The main clinical implications stemming from our findings are concerned with primary prevention and personalised risk. For example, if a patient reports heavy drinking they can be informed that if they continue to do so they have an increased risk of initial presentation withischaemic stroke, heart failure, cardiac arrest, transient ischaemic attack, intracerebral haemorrhage, or peripheral arterial disease, as well coronary death with no previous symptoms. These findings could have further translational value in an era whereby risk prediction algorithms are being developed and/or improved for specific cardiovascular disease phenotypes through having shown that the association with alcohol consumption is not common across diseases. Similarly, having shown that data on clinically recorded alcohol consumption can be validly used in research settings, in the future such information could be incorporated in disease specific risk prediction algorithms nested in clinical practice.
While we did find that heavy drinkers had a lower risk of presenting with a myocardial infarction, this needs to be considered within the context of our study, which was focused on initial presentation. This does not mean that heavy drinkers will not go on to experience a myocardial infarction in the future, just that they were less likely to present with this as their first diagnosis compared with moderate drinkers. Furthermore, heavy drinkers were more likely to initially present with death from causes other than cardiovascular disease, meaning it is possible that they are less likely to initially present with any cardiovascular disease because they die from other causes before they are able to develop a cardiovascular disease.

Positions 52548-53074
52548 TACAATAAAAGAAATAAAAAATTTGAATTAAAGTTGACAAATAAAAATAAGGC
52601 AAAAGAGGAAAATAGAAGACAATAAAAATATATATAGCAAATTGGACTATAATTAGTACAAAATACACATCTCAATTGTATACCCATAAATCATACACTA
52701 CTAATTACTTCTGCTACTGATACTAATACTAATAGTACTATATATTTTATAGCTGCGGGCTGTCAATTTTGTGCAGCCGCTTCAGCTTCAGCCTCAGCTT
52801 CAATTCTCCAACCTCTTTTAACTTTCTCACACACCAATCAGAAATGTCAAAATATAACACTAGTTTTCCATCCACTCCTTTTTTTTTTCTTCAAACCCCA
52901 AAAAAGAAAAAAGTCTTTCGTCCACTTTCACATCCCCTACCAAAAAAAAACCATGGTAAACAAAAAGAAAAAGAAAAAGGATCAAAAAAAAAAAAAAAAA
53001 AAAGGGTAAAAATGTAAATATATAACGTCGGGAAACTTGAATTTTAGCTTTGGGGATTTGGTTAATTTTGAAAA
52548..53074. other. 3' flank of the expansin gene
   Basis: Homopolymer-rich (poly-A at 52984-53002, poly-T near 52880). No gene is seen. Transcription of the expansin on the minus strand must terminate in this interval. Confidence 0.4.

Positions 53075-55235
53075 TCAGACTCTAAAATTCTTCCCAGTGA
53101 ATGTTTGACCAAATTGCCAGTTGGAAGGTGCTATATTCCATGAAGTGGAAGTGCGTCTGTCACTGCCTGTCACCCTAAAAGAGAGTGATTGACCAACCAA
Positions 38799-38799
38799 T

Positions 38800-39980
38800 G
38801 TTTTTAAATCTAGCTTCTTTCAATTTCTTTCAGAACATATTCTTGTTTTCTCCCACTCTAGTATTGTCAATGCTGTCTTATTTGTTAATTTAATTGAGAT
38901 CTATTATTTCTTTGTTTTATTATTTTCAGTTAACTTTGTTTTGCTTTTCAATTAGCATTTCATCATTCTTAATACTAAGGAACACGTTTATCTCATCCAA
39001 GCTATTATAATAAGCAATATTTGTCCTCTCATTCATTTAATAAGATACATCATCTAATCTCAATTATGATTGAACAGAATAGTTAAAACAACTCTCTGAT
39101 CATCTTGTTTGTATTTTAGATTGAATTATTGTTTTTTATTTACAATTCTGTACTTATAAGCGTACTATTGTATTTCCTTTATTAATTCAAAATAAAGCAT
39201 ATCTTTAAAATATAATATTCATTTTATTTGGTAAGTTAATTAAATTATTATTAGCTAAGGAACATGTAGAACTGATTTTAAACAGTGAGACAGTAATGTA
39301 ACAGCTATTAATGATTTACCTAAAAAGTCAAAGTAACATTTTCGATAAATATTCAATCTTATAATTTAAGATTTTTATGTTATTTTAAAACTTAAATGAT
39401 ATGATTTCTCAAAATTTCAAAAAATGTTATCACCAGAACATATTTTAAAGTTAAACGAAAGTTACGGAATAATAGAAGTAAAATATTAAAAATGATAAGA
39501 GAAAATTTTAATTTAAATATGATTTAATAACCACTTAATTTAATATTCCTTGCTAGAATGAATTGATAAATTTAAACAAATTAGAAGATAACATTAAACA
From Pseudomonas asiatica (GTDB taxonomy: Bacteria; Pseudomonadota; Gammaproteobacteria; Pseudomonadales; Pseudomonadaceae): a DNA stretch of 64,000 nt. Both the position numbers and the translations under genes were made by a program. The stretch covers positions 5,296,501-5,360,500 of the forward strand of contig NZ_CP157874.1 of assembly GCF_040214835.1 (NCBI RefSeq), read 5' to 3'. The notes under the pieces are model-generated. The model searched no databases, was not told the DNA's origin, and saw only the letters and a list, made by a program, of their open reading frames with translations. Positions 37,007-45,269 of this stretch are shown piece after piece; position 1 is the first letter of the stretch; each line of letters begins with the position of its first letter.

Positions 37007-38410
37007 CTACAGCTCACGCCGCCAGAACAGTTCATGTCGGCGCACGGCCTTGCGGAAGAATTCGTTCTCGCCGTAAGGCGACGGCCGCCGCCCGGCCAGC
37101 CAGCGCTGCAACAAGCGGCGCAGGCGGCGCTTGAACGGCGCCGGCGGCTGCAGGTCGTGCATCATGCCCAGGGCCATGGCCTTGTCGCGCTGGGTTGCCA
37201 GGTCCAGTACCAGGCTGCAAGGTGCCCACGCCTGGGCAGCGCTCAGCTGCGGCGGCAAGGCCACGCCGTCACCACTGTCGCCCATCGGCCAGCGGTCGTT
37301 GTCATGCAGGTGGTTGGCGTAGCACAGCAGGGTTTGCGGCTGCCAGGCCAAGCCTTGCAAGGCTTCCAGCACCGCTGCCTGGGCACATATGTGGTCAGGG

Similarly, while we found that moderate drinkers were less likely to initially present with several cardiovascular diseases than non-drinkers, it could be argued that it would be unwise to encourage individuals to take up drinking as a means of lowering their risk (although it must be noted that the findings from this study do not directly support this as we did not consider transitions from non-drinking to drinking). This is because there are arguably safer and more effective ways of reducing cardiovascular risk, such as increasing physical activity7374 and smoking cessation,75 which do not incur increased risks of alcohol related harm such as alcohol dependence, liver disease, and cancer.767778 It is also worth bearing in mind that our focus was on risk of initial presentation with one cardiovascular disease rather than another, not absolute risk of cardiovascular disease. Ultimately an individual’s decision to drink should not be considered in isolation from other health behaviours or risk factors and instead be motivated by their own personal circumstances.